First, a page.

The monsoons were pouring down slowly in the southern states this time. The South-West monsoon usually retreats by the end of September. I was looking forward to a trek in the rain before it ends. The storm in the Western Ghats is something I like the most, and the shower is so refreshing and liberating. It didn’t take much time to decide on a trek to Kodachadri hills. I started my journey, along with a friend from Chennai on an afternoon train towards Bangalore, where I had booked an overnight bus to Kodachadri.
I have to get down at a place called Nittur. The trek to Kodachadri starts from here. It was a drizzling morning. The raindrops were soft like snow. It kept on falling as it ever exists, disturbing no one. Nittur is a small village between Shimoga and Kollur. Got a guide immediately. Trekking on our own was the plan, but from Nittur, people told it would be a bit difficult to find the trails. Our guide was a nice person, ran immediately to his house to take an umbrella and he was ready to go. We bought some sniffing powder to prevent parasites, as per our guide’s instruction and started our trek to Kodachadri peak.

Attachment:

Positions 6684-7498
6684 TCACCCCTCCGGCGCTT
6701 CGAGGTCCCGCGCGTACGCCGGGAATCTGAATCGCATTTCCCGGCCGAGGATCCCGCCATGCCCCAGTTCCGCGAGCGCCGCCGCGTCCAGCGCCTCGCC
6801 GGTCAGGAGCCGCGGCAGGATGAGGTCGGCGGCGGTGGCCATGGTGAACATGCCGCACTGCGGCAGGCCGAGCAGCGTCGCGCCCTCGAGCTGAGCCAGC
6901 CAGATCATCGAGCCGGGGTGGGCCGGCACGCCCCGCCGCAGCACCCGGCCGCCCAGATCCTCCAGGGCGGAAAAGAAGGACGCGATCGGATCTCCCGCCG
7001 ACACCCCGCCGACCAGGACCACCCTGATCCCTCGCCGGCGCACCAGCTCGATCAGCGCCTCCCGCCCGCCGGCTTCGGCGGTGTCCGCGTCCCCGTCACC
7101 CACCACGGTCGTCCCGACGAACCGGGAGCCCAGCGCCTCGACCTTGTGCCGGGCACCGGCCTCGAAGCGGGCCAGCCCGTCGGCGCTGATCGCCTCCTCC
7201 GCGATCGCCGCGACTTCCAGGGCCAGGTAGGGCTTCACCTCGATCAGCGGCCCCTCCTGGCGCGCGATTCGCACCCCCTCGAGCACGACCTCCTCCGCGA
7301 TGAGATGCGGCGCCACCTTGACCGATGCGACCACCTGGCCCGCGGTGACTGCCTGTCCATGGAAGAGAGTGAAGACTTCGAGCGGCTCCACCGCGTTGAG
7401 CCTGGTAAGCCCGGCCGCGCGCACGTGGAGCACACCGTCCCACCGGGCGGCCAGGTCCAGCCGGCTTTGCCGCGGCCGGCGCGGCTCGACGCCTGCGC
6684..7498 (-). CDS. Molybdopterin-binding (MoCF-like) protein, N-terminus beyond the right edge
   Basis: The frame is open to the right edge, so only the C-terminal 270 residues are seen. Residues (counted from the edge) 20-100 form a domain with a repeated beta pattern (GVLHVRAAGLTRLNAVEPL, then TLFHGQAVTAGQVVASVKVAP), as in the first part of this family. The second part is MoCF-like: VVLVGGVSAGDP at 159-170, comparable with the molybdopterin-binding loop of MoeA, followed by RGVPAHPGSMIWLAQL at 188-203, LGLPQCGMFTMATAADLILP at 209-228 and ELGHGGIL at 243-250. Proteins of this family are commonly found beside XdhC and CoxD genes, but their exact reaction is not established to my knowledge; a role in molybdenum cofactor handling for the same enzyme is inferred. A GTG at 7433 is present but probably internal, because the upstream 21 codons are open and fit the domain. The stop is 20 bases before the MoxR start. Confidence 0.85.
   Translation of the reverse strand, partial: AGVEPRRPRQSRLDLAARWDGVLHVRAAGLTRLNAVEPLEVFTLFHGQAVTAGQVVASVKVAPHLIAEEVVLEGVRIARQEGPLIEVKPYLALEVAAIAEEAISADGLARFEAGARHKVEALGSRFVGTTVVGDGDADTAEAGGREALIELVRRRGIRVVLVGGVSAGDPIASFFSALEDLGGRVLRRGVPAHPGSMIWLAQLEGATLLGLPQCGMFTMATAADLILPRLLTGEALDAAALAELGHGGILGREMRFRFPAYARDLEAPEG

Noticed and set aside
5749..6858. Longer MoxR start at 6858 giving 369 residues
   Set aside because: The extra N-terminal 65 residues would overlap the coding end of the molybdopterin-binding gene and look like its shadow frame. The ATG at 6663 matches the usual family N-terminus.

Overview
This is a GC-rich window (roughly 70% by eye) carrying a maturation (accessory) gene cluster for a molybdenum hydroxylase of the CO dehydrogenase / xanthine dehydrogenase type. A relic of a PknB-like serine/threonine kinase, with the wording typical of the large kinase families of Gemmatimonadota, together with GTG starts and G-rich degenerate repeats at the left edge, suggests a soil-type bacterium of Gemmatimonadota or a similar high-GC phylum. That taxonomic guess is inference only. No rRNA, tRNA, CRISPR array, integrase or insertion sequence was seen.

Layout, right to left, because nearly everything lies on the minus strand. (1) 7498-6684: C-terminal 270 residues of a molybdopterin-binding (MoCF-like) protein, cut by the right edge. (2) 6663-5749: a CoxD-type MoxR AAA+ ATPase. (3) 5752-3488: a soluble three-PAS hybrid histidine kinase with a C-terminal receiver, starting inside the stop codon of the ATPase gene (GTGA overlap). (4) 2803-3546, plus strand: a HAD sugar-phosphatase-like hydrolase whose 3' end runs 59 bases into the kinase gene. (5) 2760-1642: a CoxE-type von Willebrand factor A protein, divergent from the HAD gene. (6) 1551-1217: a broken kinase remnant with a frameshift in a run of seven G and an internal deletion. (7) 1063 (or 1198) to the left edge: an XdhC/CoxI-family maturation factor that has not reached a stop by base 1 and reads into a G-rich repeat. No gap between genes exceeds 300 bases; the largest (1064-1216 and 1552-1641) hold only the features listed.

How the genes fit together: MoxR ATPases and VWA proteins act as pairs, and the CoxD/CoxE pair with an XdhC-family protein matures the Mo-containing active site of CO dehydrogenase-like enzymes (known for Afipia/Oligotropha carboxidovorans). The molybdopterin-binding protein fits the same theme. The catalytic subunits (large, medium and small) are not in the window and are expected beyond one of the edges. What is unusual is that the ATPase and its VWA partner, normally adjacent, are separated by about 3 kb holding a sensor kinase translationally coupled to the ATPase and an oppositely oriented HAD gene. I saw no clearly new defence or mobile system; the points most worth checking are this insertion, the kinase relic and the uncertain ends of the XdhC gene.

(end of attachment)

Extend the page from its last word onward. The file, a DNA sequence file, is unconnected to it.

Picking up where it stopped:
We took a small trail from the main road and began walking. There were houses on both sides, paddy fields, streams running all around them. It occurred to rain a little later, our guide unfolded his umbrella and walked in front. I followed him, embraced by the rain.
After a while, our trail merged with the road that goes to Kodachadri Trek. For a short distance, we have to walk by the way. Our guide started to talk, about the trek and different trails, then his stories. He told about a group who got lost in the forest during the trek to Kodachadri Trek peak a few years back. There is an area in the woods, finding the correct trail is very difficult once we go inside, he said. He was one among those who went to search a group who were lost in the forest. I felt a little difficult to believe his story entirely, but I didn’t want to show the doubts on my face. He leads us very confidently as a person who knows these mountains very well.